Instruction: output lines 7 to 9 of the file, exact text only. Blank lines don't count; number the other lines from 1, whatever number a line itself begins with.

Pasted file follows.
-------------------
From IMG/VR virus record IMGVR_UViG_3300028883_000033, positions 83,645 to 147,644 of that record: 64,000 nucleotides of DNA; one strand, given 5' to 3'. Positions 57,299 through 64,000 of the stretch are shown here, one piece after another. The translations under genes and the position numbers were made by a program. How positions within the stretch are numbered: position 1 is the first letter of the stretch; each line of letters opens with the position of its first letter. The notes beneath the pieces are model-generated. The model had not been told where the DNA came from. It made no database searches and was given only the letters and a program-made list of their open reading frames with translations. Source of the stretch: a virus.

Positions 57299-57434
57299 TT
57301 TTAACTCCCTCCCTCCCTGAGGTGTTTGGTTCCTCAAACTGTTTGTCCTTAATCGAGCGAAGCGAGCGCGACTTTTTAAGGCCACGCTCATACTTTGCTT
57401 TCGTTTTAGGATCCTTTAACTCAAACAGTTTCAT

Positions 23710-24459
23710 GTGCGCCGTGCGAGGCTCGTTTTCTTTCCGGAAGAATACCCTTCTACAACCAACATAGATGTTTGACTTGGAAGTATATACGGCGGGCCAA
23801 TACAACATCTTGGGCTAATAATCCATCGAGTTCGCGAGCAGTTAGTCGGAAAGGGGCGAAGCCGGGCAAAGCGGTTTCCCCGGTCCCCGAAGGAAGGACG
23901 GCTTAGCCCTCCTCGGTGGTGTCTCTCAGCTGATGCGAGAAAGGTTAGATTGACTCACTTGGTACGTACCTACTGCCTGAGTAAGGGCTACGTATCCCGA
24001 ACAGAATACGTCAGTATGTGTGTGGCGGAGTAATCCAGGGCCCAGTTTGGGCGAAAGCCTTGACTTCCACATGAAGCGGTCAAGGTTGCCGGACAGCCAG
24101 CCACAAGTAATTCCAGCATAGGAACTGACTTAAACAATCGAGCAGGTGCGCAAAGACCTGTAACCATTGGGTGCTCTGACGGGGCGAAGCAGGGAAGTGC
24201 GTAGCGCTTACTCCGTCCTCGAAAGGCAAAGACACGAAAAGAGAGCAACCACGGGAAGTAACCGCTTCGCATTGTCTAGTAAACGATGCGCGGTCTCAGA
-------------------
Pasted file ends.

23710 GTGCGCCGTGCGAGGCTCGTTTTCTTTCCGGAAGAATACCCTTCTACAACCAACATAGATGTTTGACTTGGAAGTATATACGGCGGGCCAA
23801 TACAACATCTTGGGCTAATAATCCATCGAGTTCGCGAGCAGTTAGTCGGAAAGGGGCGAAGCCGGGCAAAGCGGTTTCCCCGGTCCCCGAAGGAAGGACG
23901 GCTTAGCCCTCCTCGGTGGTGTCTCTCAGCTGATGCGAGAAAGGTTAGATTGACTCACTTGGTACGTACCTACTGCCTGAGTAAGGGCTACGTATCCCGA